As I was going through my rehab for a torn ligament in my ankle the other day, I got to thinking about how long I had been powerlifting for and what my future in this sport might look like. I’ve been lifting for almost 6 years now, but it hasn’t been without its ups and downs. I have hypermobility, which means that my joints easily move beyond the normal range. While I don’t have it as bad as some people I know, it does still cause me issues.
Over the past 6 years I’ve had minor surgery on my right hip and my left wrist. I may yet need surgery on my left ankle. These issues came about because I didn’t fully understand my condition, and I stupidly focused on getting certain numbers, not on having pretty lifts. I trained through pain and often told myself to “toughen up.” Since then I have become wiser and am now working towards pretty lifts. Although I am not there yet (I tend to end up doing silly things and hurting myself when I’m on a roll, like falling down stairs) I know that with my newfound dedication to technique my quality of life has improved drastically because my hypermobility is more manageable. Better technique = gains, which means more muscle, which leads to sturdier joints and less pain.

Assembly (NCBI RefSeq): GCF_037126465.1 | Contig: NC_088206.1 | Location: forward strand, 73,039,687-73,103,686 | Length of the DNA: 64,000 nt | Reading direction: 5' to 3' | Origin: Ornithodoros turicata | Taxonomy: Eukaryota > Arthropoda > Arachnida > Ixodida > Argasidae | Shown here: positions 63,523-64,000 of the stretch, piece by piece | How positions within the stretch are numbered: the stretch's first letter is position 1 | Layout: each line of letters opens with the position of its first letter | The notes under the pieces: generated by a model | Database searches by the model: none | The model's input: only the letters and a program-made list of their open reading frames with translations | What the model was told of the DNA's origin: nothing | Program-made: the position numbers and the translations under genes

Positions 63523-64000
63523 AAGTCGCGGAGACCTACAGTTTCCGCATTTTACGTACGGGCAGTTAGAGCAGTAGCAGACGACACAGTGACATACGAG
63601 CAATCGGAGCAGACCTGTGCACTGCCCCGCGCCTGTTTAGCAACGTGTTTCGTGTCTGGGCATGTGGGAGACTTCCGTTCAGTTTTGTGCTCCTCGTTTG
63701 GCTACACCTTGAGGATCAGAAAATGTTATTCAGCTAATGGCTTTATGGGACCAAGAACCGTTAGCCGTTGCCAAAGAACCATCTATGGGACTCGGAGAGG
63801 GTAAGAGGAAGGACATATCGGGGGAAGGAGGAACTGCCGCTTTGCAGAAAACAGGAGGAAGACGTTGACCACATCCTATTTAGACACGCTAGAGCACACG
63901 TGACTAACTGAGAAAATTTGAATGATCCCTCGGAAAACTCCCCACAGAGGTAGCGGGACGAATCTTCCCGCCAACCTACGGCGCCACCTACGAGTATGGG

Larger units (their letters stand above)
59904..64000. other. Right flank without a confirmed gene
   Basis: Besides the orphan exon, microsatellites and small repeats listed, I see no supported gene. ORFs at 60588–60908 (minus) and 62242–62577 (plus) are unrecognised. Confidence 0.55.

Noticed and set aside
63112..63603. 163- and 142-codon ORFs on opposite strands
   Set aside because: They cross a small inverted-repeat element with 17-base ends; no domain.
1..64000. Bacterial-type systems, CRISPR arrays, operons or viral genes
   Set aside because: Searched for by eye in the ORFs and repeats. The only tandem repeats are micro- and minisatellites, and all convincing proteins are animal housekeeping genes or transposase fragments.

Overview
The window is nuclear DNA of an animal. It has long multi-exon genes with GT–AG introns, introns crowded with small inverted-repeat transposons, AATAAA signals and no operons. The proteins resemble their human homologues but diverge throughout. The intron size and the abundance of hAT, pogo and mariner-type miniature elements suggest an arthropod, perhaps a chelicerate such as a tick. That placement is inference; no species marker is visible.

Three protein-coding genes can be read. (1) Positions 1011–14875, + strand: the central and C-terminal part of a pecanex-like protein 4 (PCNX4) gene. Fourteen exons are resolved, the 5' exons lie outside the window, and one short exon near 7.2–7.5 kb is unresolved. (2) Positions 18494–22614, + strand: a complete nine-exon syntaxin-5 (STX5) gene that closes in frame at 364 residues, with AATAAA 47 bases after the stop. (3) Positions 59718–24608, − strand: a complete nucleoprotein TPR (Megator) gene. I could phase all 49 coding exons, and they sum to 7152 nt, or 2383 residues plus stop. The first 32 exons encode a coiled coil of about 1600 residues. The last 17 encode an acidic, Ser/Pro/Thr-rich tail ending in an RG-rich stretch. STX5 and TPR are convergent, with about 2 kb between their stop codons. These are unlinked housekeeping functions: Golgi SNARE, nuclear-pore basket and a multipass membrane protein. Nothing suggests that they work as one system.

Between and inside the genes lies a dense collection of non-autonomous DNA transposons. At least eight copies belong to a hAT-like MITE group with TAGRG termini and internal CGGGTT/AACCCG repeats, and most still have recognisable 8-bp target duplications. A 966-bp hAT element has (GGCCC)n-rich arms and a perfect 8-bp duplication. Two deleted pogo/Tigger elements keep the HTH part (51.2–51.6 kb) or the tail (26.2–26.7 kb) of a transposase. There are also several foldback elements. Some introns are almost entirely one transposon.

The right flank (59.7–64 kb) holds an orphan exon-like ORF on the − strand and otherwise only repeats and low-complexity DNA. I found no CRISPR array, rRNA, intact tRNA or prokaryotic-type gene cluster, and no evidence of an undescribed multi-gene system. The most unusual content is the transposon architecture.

So why am I sharing some of my lifting story with you? Well, I had a conversation with one of our Valkyries last week about being in it for the “long haul.” This Valkyrie is relatively new to strength sports and she intends to stick around for a while. Because of her dedication to her training and her natural strength, we are expecting big things in her future. She had been suffering from some ongoing issues that were not necessarily preventing her from training, but they were making it difficult. We had a chat while she was training and after talking about her problem she came to her own conclusion that she intends to be “in it (strength sports) for the long haul” and that she’d seek help now before doing more damage. I was so proud of her for coming to this conclusion on her own – this was a lesson that I took years to learn!
And so, the point of my story is twofold. One: strength sports are great at helping you live your best life. It’s no secret that the health benefits of lifting weights for men and women, but especially women, are numerous. I know that my own hypermobility is far more manageable when I am training (despite encounters with stairs) and therefore my quality of life is significantly better. And two: when you’re hurting, and it’s not a good hurt, it’s a good idea to talk through what you’re feeling with someone that has been doing this for a while, because we understand what you’re going through and can be that little voice of reason that says “stop now, get it looked at, work towards pretty lifts”. I can guarantee that you’ll still get stronger, even if it takes a little bit more time.
Originally posted on VALHALLA Strength – South Brisbane